The 89th Annual Meeting of the American Association of Physical Anthropologists (2020)


Session 20. Holocene Modern Humans in Eastern Asia: Current Bioarchaeological Perspectives. Invited Poster Symposium. Chair: Katherine I. Harrington Co-organizers: Harrington, Katherine I. (University of Hawaii at Manoa); Bae, Christopher J. (University of Hawaii at Manoa); Wang, Qian (Texas A&M University)

April 16, 2020 2:30 p.m. - 5:30 p.m., Diamond 10 Add to calendar

Bioarchaeological studies of recent modern human skeletal remains help us to reconstruct the dynamics and lifestyles of ancient human societies. As an epicenter of recent human migration, adaptation, and evolution, eastern Asia has become an important theater for bioarchaeological research. Many important questions are being asked of the eastern Asia data. For instance, how complex were past human migration patterns in East Asia (e.g., movement between China, Korea, and Japan) and Southeast Asia (e.g., movement between southern China and Myanmar, Laos, Vietnam, and eventually to island Southeast Asia)? What, when, and where do various diseases appear in eastern Asia and how may we interpret any variation that may exist? What does the bioarchaeological record indicate about mortality and morbidity rates, how these rates varied through time, and what were their potential causes? What does the bioarchaeological record in cemeteries indicate about health, social structure, and kinship in eastern Asia? And how do the musculoskeletal markers reflect the subsistence practices and occupations of different groups? This symposium emphasizes recent findings on population history, health, pathologies, occupational markers, biodistances, migration/dispersal patterns, etc., by active researchers that have a wide diversity of recently collected primary data from eastern Asia. In particular, this symposium highlights emerging junior and underrepresented scientists in the field. Further, this symposium, building on the interdisciplinary framework of the Global History of Health Project – East Asia Module that was formally initiated at a conference in Changchun, China in 2018, showcases the vast potential contributions from the eastern-most end of the Old World toward broader theoretical debates in the field. The intent is to publish the session proceedings in a peer reviewed venue soon after the conference.

Discussion: Clark Larsen
1 Add to calendar Extremely robust humeri from coastal Jomon foragers in prehistoric Japan. Tadayuki Masuyama, Yosuke Kaifu.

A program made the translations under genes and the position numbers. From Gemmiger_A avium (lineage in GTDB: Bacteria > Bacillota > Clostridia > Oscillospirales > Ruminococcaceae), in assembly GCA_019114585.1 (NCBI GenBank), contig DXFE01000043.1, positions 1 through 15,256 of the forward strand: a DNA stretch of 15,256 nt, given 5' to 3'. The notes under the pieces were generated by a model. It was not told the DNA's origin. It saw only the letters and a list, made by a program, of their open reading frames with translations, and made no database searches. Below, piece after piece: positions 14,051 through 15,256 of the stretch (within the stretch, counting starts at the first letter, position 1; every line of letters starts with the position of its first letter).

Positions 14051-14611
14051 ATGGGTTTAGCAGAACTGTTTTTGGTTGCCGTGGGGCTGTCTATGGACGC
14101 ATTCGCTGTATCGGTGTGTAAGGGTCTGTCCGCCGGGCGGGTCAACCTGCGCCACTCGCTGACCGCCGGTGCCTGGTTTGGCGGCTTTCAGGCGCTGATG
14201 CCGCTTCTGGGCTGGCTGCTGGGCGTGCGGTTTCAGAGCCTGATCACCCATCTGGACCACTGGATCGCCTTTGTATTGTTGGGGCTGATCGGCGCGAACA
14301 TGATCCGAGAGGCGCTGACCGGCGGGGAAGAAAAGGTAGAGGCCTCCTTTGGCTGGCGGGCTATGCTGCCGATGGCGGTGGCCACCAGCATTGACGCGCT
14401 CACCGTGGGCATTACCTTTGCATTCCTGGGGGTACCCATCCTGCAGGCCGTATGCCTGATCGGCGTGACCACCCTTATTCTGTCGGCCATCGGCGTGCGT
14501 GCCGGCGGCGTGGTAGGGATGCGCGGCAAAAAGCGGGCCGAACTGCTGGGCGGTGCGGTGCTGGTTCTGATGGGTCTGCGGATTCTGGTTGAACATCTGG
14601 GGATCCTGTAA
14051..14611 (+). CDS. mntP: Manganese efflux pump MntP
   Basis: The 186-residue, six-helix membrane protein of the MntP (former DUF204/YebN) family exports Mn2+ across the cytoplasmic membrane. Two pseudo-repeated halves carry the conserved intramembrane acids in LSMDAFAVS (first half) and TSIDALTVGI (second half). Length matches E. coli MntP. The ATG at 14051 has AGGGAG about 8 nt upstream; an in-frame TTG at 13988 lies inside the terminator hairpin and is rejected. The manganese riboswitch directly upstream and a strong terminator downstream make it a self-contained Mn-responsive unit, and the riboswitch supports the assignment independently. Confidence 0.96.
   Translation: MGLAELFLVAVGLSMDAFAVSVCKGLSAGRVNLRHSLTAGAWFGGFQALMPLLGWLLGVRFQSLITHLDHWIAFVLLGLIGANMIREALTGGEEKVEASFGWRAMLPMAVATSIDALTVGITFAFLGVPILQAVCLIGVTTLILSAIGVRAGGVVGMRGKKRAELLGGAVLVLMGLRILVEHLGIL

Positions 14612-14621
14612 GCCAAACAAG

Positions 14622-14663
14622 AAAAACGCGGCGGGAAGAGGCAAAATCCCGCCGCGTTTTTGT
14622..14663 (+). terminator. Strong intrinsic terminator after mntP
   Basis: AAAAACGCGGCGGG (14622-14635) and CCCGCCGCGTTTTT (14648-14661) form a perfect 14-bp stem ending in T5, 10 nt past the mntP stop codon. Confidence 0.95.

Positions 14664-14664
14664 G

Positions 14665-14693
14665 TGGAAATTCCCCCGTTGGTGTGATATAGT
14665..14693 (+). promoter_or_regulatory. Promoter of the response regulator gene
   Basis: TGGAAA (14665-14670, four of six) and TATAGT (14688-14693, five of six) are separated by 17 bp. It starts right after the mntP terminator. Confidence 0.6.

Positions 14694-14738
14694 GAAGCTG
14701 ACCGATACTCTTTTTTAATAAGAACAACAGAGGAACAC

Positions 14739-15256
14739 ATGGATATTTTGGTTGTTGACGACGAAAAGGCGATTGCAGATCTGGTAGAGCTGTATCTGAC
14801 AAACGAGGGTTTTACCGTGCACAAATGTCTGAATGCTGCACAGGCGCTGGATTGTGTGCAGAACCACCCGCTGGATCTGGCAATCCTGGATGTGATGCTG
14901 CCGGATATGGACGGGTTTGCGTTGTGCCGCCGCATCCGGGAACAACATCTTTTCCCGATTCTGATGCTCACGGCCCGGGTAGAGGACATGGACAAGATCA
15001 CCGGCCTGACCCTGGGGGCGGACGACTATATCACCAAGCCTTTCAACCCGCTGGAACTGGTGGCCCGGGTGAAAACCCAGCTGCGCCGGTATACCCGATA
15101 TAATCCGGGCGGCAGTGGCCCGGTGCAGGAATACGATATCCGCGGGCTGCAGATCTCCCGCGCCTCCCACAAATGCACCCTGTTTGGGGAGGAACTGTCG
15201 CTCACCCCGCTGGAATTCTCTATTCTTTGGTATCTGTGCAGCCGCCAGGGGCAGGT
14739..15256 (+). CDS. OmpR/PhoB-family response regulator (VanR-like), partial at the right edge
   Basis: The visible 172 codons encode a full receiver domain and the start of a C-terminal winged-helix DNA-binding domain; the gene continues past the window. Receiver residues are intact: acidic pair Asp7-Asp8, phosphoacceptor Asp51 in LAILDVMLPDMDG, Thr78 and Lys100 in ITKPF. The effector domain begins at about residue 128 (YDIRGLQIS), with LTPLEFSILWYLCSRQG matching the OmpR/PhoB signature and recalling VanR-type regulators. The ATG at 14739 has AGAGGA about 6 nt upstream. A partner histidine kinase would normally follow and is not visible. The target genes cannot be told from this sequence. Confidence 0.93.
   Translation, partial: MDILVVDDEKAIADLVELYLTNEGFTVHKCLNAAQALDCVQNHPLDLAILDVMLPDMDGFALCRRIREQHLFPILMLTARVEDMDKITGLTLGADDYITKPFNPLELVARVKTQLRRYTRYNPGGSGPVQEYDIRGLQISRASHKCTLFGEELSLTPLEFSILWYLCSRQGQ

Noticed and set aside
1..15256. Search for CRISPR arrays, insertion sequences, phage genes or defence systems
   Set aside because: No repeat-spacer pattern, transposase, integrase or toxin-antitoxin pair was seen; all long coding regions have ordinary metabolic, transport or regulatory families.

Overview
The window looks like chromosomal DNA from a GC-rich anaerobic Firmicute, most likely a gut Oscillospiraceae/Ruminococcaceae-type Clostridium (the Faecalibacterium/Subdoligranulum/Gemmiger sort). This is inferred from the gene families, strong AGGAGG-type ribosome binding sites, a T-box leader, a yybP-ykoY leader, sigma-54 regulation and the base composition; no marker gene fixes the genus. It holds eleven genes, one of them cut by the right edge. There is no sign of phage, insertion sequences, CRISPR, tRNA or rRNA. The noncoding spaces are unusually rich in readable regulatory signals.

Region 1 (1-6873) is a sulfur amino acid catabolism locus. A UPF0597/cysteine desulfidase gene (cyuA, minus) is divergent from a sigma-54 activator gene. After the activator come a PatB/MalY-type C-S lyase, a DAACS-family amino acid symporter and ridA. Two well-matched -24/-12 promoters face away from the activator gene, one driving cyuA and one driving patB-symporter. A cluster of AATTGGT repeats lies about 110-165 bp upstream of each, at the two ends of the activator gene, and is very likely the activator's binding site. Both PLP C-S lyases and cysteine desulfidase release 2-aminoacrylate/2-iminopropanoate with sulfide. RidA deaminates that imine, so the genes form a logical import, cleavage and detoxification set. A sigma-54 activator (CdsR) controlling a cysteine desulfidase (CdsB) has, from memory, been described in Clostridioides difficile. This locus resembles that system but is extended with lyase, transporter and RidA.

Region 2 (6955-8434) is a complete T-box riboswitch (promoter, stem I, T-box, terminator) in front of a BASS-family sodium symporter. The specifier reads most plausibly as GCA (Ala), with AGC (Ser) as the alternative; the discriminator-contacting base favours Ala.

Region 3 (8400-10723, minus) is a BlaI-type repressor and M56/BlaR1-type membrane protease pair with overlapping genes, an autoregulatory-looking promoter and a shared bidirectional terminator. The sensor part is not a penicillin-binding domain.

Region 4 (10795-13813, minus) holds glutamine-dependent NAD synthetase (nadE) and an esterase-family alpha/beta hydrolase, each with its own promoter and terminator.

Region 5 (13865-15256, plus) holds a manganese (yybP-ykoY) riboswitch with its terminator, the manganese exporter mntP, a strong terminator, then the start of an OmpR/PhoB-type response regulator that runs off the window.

2 Add to calendar Habitual activity induced musculoskeletal stress markers among prehistoric rice farmers: A case study from Japan. Ashley M. Atkins, Christopher J. Bae, Robert W. Mann.
3 Add to calendar Dietary practices over the life-course: gender and food in two urban Eastern Zhou communities (ancient Zhenghan City, China). Melanie J. Miller, Yu Dong, Kate Pechenkina, Wenquan Fan, Siân Halcrow.
4 Add to calendar Geumgwan Gaya (A.D. 43-532) Social Structure as Revealed from Funeral Practices at the Yean-ri Tombs, Gimhae, Republic of Korea. Min-Su Kim, Jae-hyun Kim, Yeon-Kyung Park, Katherine I. Harrington, Christopher J. Bae.
5 Add to calendar Fertility and survivorship in Jomon and Yayoi populations. Yuriko Igarashi, Kunio Shimizu, Shogo Mizutaka.
6 Add to calendar A comparative perspective on childhood stress and survivorship among Inner Asian populations of the Iron Age. Jacqueline T. Eng, Michelle Machicek.
7 Add to calendar Investigating dental health of the owners and sacrificial victims in burials at the Imdang site, South Korea (A.D. 3rd -7th centuries). Eun Jin Woo, Hyunwoo Jung, Yangseung Jeong, Dae Wook Kim.
8 Add to calendar Living conditions of the Korean people did not improve during the Japanese colonization period (1910 – 1945): Based on the secular changes of stature and body mass. Yangseung Jeong, Eunjin Woo, Simon Pergande, Omar Aly.
9 Add to calendar Exploring the impact of evolutionary forces on Japanese cranial and dental traits. Cassie E. Skipper, Marin A. Pilloud.
10 Add to calendar Multivariate Comparison of East and Southeast Asian Cranial Morphology. Nandar Yukyi, Elaine Y. Chu, M. Kate Spradley.
11 Add to calendar The Intertwined Recent Population Histories of Korea and Japan as Detected by Cranial Geometric Morphometrics. Katherine I. Harrington, Christopher J. Bae, John H. Relethford.
12 Add to calendar Health inequalities as seen through social status and regional trends during the Edo period in the Japanese archipelago. Hirotaka Tomita, Noriko Seguchi.
13 Add to calendar Modelling the disease impacts of migration and trade in prehistoric East and Southeast Asia. Melandri Vlok, Marc F. Oxenham, Kate Domett, Erdene Myagmar, Hirofumi Matsumura, Nguyen T. Mai Huong, Tran T. Minh, Daniel Temple, Nghia T. Huu, Hiep H. Trinh, Hikari Ishijima, Hallie R. Buckley.
14 Add to calendar History of health in the Chinese Bronze Age: Results from five seasons of the Mogou bioarchaeology project. Elizabeth Berger, Jenna Dittmar, Ivy Hui-Yuan Yeh, Ruilin Mao, Hui Wang, Guoke Chen.
15 Add to calendar Bone examples of several cases of human Treponema in ancient China. Yawei Zhou, Guoshuai Gao, Xiangyu Zhang, Bo Gao, Shuai Xu.
16 Add to calendar Respiratory disease in ancient China: a bioarchaeological analysis of maxillary sinusitis and inflammatory rib lesions in people from Shaanxi (2800 BC to 220 AD). Mocen Li, Charlotte A. Roberts, Liang Chen, Qinggang Geng, Dongyue Zhao, Hanqing Zhao.
17 Add to calendar New insights into Metabolic Syndrome among ancient populations in mainland Asia. Nellissa Ling, Siân Halcrow, Marc Oxenham, Kate Domett, Stacey Ward, Charles Higham, Dougald O’Reilly, Louise Shewan, Thi Mai Huong Nguyen, Tran Thi Minh, Truong Huu Nghia, Hoang Trinh Hiep, Hallie Buckley.